Tag Archives: third generation

174–180 F. Pfannerer, K. Krennhuber, A. Jäger and H. Kahr
New constructs for ethanol production via cyanobacteria
Abstract |
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New constructs for ethanol production via cyanobacteria

F. Pfannerer¹, K. Krennhuber¹, A. Jäger¹ and H. Kahr¹*

¹University of Applied Sciences Upper Austria, R&D, Franz-Fritsch-Straße 11,
AT 4600 Wels, Austria
*Correspondence: Heike.Kahr@fh-wels.at

Abstract:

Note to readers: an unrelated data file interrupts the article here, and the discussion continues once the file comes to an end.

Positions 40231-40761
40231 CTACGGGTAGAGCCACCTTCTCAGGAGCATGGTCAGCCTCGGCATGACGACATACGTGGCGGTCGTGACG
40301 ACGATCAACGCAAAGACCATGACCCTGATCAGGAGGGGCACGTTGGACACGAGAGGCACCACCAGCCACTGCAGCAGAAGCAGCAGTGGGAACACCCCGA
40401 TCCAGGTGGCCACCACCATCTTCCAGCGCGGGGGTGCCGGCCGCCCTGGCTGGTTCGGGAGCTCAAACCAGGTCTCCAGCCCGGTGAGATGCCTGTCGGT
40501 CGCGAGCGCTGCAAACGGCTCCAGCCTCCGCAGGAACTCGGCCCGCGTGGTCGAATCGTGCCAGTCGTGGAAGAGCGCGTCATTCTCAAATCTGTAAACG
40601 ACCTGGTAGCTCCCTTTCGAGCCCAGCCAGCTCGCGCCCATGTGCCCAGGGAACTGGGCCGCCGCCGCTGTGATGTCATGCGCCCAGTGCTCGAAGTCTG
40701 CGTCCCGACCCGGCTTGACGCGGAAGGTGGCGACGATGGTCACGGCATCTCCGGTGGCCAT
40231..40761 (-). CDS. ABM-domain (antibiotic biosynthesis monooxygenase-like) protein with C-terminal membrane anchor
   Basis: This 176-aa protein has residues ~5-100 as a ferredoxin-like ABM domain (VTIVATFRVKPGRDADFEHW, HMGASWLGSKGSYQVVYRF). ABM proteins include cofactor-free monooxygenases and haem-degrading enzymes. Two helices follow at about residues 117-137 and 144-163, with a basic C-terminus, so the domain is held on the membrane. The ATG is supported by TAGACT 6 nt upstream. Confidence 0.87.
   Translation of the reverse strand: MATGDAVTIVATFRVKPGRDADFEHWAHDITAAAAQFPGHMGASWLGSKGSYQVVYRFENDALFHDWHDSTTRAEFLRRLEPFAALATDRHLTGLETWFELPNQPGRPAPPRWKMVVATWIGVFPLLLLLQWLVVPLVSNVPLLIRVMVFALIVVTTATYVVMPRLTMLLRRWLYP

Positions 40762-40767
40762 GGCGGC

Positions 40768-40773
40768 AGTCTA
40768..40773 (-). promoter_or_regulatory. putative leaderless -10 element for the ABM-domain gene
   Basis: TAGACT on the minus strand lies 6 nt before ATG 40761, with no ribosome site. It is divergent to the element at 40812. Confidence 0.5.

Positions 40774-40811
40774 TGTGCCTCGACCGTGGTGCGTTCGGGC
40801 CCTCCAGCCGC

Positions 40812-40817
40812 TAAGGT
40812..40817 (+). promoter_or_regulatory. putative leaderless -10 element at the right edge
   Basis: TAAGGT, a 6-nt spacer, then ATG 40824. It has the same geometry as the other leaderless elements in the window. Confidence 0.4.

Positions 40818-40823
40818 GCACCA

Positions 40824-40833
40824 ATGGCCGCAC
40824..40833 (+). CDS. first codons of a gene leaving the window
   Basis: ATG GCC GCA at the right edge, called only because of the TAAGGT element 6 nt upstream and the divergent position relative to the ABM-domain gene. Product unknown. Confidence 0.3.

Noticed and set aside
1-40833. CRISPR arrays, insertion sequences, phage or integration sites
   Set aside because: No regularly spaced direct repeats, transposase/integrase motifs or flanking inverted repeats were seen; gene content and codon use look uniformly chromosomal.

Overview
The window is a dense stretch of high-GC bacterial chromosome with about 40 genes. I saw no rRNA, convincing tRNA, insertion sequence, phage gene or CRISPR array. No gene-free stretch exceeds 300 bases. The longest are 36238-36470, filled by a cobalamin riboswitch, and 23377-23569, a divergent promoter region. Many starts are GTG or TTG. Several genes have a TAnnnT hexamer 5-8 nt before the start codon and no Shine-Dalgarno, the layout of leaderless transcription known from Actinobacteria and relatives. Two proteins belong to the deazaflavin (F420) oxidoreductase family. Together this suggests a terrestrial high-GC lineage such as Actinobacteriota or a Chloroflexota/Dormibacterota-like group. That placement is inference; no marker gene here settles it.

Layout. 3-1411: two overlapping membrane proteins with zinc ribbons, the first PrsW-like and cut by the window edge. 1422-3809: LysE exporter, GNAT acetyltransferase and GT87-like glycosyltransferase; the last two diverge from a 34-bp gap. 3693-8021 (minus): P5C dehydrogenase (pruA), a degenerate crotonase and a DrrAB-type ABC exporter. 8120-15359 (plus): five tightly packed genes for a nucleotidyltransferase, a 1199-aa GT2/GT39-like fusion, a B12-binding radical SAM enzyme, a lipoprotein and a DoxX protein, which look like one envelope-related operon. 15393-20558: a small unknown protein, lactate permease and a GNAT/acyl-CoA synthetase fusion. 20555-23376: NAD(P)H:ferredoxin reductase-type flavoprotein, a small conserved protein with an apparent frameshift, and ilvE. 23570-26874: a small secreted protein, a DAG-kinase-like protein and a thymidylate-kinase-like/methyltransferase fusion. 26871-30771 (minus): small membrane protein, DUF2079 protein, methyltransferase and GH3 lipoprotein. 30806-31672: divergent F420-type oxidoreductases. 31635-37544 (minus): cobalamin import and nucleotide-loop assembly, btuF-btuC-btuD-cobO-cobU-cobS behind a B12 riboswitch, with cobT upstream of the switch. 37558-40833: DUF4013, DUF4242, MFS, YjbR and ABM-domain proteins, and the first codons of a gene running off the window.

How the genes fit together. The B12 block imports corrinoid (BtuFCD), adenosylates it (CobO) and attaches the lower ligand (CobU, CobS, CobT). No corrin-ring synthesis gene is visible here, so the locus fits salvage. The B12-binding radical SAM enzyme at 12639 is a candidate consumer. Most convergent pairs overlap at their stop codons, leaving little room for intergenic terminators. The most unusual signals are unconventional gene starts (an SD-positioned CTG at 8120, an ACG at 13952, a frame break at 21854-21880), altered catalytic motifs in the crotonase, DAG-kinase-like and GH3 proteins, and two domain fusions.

Alternatives to fossil fuels must be developed due to several already known reasons. Bioethanol can be an attractive energy concept. Bioethanol gasoline hybrid fuel can be used by most internal combustion engines. First and second generation bioethanol production is already available – here agricultural crops or residues are utilised. There are controversial discussions about these bioethanol production methods – the food versus fuel debate, cost and energy efficiency. Alternative advanced bioethanol production must be established with competitive production costs. Photosynthetic prokaryotes like cyanobacteria are attractive organisms for this purpose – these prokaryotes are fast growing organisms and utilize solar energy and CO2. But these prokaryotes must be genetically manipulated for ethanol production. In this study transformation was performed using homologous recombination to introduce the pyruvate decarboxylase (pdc) and alcohol dehydrogenase B (adhB) genes  of Zymomonas mobilis into the photosynthetic prokaryote Synechococcus elongatus PCC 7942 genome. These cyanobacteria grow in fresh water and seawater or even in wastewater. Both genes were expressed under the control of the strong constitutive promoter of psbA1 gene (encoding photosystem II protein D1). Various cloning strategies were done. Each construct was transformed successful in Synechococcus elongatus PCC 7942 and the potential bioethanol production was determined with HPLC. Only one construct produces bioethanol at detectable level. Diverse reactors and scale up steps were done to increase the bioethanol production. Anyhow further cloning strategies must be implemented to improve the production rate to achieve an effective bioethanol production from Synechococcus elongatus PCC 7942.

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